- Thinning of the bones (osteoporosis) and increased risk of breaking a bone.
- Effects on the skin, such as skin thinning, impaired healing, acne, bruising, stretch marks, increased sweating, change in pigmentation, increased hair growth (hirsutism).
- Psychiatric reactions, such as mood changes (including irritability, depression and suicidal thoughts), psychotic reactions (including mania, delusions and hallucinations), anxiety, confusion, memory loss, sleep disturbances (see warning above).
- Cushing's syndrome, characterised by a moon-shaped face.
- Menstrual disturbances.
- Sodium and water retention.
- Increase in blood pressure (hypertension).
- Decrease in the level of potassium in the blood.
- Decrease in the production of natural steroids by the adrenal glands (adrenal suppression - see warning above).
- Effects on the eyes, such as raised pressure inside the eye (glaucoma), cataracts.
- Slowed growth in children and adolescents.
- Blood clots in the blood vessels (thromboembolism).
- The principal side effects following injection into or around a joint are a temporary increase in pain and swelling.
The side effects listed above may not include all of the side effects reported by the medicine's manufacturer.For more information about any other possible risks associated with this medicine, please read the information provided with the medicine or consult your doctor or pharmacist.
How can this medicine affect other medicines?
It is important to tell your doctor or pharmacist what medicines you are already taking, including those bought without a prescription and herbal medicines, before you start treatment with this medicine. Similarly, check with your doctor or pharmacist before taking any new medicines while having treatment with this one, to ensure that the combination is safe.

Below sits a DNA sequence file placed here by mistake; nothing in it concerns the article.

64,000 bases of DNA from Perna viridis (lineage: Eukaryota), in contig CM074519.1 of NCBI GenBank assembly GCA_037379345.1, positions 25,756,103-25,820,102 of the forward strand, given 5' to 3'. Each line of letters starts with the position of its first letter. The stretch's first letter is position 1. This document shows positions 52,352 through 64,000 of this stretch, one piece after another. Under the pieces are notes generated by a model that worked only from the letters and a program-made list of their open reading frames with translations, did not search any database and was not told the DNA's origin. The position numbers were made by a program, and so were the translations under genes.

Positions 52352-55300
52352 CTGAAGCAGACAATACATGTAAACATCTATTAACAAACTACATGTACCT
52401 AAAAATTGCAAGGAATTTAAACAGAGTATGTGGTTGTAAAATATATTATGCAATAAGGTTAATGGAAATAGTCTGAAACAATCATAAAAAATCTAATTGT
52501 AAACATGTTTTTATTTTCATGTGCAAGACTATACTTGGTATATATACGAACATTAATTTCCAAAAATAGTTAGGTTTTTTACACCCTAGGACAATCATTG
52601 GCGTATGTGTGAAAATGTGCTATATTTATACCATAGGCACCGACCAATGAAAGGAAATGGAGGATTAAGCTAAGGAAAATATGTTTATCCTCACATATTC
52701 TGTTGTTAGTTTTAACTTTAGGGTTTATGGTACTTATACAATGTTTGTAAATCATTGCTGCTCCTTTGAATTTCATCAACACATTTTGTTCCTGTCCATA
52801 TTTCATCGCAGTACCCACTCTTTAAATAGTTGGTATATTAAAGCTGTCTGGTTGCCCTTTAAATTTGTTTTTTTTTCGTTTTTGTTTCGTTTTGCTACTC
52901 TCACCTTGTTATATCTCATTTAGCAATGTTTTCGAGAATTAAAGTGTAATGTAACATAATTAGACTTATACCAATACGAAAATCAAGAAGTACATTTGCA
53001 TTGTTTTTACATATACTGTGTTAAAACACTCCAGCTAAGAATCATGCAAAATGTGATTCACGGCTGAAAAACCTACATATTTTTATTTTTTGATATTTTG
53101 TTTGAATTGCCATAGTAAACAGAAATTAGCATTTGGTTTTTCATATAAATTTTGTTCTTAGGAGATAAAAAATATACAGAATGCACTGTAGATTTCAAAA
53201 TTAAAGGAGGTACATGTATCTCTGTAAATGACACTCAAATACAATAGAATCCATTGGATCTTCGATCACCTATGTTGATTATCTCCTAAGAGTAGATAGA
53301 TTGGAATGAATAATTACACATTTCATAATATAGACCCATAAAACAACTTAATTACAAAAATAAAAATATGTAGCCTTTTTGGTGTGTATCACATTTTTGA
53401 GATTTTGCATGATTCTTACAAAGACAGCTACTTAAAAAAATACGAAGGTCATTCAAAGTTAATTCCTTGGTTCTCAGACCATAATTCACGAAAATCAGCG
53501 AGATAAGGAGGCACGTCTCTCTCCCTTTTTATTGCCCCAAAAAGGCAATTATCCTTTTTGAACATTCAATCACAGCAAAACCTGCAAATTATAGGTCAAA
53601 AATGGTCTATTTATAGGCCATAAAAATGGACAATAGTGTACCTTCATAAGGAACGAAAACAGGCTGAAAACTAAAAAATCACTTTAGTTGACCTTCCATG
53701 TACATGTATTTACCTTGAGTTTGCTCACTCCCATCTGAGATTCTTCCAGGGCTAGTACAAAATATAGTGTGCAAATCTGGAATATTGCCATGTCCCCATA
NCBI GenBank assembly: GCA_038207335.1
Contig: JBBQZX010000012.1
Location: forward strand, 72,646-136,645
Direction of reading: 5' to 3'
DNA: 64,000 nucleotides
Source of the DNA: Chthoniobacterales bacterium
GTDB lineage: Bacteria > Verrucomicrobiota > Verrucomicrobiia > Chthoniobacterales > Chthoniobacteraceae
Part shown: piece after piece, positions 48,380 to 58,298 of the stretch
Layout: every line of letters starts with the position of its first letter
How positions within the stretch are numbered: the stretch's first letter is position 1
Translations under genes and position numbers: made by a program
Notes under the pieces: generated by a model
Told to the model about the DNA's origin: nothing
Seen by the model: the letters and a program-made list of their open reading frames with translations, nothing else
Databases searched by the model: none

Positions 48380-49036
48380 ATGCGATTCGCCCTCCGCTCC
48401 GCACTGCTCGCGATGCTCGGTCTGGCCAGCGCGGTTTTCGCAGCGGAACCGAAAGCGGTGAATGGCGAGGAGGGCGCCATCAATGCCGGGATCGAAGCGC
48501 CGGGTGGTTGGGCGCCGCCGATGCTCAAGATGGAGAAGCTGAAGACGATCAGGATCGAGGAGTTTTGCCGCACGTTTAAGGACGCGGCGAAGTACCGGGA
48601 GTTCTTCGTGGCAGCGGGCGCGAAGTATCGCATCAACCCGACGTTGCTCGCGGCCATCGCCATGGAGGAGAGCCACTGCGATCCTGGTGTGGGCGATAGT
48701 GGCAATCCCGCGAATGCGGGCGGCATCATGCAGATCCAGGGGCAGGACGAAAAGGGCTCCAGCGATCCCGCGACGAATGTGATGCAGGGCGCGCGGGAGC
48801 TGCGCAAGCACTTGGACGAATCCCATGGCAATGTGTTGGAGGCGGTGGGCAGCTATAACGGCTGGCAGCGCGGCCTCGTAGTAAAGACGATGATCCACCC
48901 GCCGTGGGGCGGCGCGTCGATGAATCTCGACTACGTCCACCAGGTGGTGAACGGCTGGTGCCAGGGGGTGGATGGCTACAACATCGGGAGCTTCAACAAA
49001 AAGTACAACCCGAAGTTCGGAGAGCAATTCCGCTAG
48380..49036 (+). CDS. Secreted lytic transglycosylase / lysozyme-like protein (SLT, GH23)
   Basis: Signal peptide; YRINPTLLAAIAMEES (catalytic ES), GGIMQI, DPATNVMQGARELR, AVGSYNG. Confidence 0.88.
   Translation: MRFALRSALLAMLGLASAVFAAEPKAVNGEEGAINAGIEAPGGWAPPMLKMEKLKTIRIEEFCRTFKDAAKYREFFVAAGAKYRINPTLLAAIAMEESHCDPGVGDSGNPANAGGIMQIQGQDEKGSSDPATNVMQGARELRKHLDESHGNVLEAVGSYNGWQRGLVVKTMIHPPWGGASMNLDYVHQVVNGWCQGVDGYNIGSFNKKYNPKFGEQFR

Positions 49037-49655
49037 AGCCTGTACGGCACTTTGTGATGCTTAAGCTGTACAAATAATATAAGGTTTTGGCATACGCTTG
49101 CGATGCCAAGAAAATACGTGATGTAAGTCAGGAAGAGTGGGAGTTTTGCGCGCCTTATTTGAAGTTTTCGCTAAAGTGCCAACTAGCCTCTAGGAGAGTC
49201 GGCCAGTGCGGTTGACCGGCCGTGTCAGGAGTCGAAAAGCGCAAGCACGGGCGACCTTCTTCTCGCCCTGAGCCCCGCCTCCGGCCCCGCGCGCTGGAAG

Methylprednisolone can cause fluid and salt retention and so may oppose the effects of the following medicines:
- antihypertensive medicines used to treat high blood pressure
- diuretics, eg furosemide.
There may be an increased chance of the level of potassium in the blood falling too low (hypokalaemia) if methylprednisolone is used in combination with any of the following medicines, which can also lower the amount of potassium in the blood:
- beta agonists, eg salbutamol, salmeterol, terbutaline
- potassium-losing diuretics, eg furosemide, bendroflumethiazide
Methylprednisolone may increase blood sugar levels and so may oppose the blood sugar lowering effects of antidiabetic medicines. People with diabetes may need an increase in their dose of insulin or antidiabetic tablets.
Methylprednisolone may enhance the anti-blood-clotting effect of anticoagulant medicines such as warfarin. People taking anticoagulant medicines in combination with methylprednisolone should have their blood clotting time (INR) regularly monitored, particularly after starting or stopping treatment with methylprednisolone and after any dose changes.
If methylprednisolone is used in combination with non-steroidal anti-inflammatory drugs (NSAIDs) eg ibuprofen, there may be an increased risk of side effects on the gut, such as stomach ulceration and bleeding.
Methylprednisolone may decrease the blood levels of salicylates such as aspirin. When methylprednisolone is stopped, this may result in excessive levels of the salicylate, unless the dose is readjusted.
The following medicines may increase the removal of methylprednisolone from the body, thus reducing its effects. You may need a larger dose of methylprednisolone if you are also taking any of these medicines:
- barbituates, eg amobarbital, phenobarbital
The effect of corticosteroids may be reduced in the three to four days following use of mifepristone.
The following medicines may reduce the removal of methylprednisolone from the body and so may increase its effects or side effects:
- ciclosporin (methylprednisolone may also increase the blood level and risk of side effects of ciclosporin)
- macrolide-type antibiotics, eg clarithromycin, erythromycin
- protease inhibitors, eg ritonavir.
Methylprednisolone may decrease the body's immune response. This means that vaccines may be less effective if given during treatment, because the body does not produce sufficient antibodies. Live vaccines may cause serious infections. Live vaccines include: measles, mumps, rubella, MMR, BCG, chickenpox, oral polio, oral typhoid and yellow fever. These should not be given to people whose immune system is underactive due to treatment with this medicine.
Other medicines containing the same active ingredient
|Medrone tablets ||Solu-Medrone injection || |